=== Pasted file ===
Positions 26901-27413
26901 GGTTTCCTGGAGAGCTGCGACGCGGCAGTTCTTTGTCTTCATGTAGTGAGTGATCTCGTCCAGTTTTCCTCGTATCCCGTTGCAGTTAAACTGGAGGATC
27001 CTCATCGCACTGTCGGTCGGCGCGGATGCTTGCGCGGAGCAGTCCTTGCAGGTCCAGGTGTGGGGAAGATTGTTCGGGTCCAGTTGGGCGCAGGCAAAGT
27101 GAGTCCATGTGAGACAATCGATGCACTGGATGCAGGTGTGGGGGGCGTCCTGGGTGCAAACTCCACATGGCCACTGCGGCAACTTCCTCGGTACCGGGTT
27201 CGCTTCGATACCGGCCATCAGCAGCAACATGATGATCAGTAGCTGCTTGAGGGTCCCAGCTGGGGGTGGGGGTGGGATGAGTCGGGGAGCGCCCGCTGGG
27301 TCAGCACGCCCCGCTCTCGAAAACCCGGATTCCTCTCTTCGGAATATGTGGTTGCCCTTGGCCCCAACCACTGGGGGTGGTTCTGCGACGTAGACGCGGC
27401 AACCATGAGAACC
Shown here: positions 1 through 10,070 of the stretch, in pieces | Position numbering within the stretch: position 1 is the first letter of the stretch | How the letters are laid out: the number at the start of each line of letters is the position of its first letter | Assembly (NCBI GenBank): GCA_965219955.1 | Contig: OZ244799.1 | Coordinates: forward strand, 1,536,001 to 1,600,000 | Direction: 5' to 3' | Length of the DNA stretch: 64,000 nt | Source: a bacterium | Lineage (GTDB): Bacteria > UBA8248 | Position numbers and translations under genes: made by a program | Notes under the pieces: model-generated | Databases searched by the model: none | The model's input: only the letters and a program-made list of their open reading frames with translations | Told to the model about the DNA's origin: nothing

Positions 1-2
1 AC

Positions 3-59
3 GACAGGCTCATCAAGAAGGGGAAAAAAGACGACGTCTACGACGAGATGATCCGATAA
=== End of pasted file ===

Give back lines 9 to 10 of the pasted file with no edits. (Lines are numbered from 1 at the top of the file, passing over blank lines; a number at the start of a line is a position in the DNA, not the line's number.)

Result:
Positions 1-2
1 AC